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Bratwursts Galore! Sightseeing around Frankfurt, Germany

Bratwursts Galore! Sightseeing around Frankfurt, Germany

by mccownJuly 9, 2014
This entry is part [part not set] of 20 in the series Honeymoon: Bali/Maldives

After planning our honeymoon for months, we were totally shocked when we found out that we’d be spending our 24 hour layover in Frankfurt, Germany instead of New York to begin our trip because of the snow storm hitting the North East. Luckily, we’d packed heavy coats for New York, so we were all prepared and excited to begin our honeymoon exploring a brand new town (and, bonus:  we got to check out Lufthansa’s First Class Lounge at JFK and Lufthansa First Class).

Although we were excited, every German person we met who found out we were spending a night in Frankfurt was shocked that we’d actually be staying there and not immediately taking the first train out to a “nicer” German city. Red flag, but I guess we’d respond the same way if people told us they were coming to the US only to visit Charlotte, NC — it’s just not a city that tourists frequent very often.

So, with high hopes, we set off to explore Frankfurt. Knowing that it wasn’t a super touristy town (and sort of relaxing a bit since we weren’t even supposed to be there), we focused on eating delicious German food and just walking around the city’s main streets instead of setting off to find the best tourist sites.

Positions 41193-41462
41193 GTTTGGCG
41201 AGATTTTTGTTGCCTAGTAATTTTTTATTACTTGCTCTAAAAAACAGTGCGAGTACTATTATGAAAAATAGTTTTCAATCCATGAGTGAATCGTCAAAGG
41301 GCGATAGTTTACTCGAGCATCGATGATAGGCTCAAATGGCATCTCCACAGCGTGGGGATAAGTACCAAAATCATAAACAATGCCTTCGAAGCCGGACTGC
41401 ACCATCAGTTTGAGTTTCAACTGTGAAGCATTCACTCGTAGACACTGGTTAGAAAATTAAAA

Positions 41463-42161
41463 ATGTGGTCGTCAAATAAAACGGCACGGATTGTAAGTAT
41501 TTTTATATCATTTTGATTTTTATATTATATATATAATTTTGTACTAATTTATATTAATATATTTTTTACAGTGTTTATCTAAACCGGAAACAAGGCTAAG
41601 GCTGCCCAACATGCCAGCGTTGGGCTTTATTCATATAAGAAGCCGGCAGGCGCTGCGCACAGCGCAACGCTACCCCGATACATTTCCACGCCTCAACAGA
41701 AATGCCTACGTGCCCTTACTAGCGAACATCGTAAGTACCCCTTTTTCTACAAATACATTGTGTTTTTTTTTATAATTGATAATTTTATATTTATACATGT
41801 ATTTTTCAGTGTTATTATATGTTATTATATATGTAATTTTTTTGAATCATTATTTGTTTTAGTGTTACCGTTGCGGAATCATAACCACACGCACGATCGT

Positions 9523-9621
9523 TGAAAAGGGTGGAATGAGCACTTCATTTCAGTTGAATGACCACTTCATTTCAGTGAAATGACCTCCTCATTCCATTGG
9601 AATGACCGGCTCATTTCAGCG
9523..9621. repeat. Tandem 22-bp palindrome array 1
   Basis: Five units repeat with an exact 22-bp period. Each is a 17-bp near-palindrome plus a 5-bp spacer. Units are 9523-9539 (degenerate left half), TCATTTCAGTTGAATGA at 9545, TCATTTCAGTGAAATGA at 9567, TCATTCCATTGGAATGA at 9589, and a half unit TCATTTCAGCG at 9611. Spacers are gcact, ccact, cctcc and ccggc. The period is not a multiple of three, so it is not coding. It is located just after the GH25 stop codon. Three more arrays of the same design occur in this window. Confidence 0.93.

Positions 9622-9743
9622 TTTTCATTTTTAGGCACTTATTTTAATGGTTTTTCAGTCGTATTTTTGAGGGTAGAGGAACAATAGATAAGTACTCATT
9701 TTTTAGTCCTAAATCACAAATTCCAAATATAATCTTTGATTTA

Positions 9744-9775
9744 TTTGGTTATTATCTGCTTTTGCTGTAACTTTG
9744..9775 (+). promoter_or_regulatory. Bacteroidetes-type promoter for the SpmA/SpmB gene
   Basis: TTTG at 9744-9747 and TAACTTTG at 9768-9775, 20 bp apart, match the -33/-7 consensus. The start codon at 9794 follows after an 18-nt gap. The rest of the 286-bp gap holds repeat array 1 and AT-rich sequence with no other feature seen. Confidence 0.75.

The train into the city from the airport was easy to find and cost 4.50 euros (each way) for a 15-17 minute subway ride. Plan on about 45 minutes from airport to city — with the actual train ride + a 15 minute wait in case you just miss the last train + a 10 minute walk from baggage claim to the subway.

Heading down to the train at the airport

Heading down to the train at the airport



As soon as we stepped up into the street from the subway on Saturday morning, the German holiday spirit hit us full force. We had walked right into Frankfurt’s Christmas Market, which seems to span the length of one of the city’s main streets – a year-round pedestrian-only street. Luckily, our hotel was right around the corner, so, we quickly dropped our bags, freshened up a bit and headed back out for some bratwurst.

The Konstablerwache square farmer's market

The Konstablerwache square farmer’s market (Erzeugermarkt Konstablerwache): Every Saturday from 8am to 5pm


Zeil Street



Looking down Große Friedberger Straße

Along with the likes of international stores like Zara, many sidewalk cafes and stalls are selling bratwursts everywhere you look. We looked around for the “best” bratwurst, and finally settled on a bratwurst sandwich from the stall with the longest line. For just 2 euros, the sandwich was served on a light rye roll and you could add your own mustard from the 10kg bucket they had sitting on the counter. Germans love their mustard and we had to wait in a longer line to add the mustard than we did to actually order the brat. Then, 15 minutes later, we passed another popular stall and decided to try some currywurst (sausage chopped up with curry ketchup and curry powder) for 3.50 euros after noticing the food on many locals’ plates. No wonder it was such a popular dish:  it was delicious. The whole street was just a real sausage fest… Do these Frankfurters really eat brats all of the time??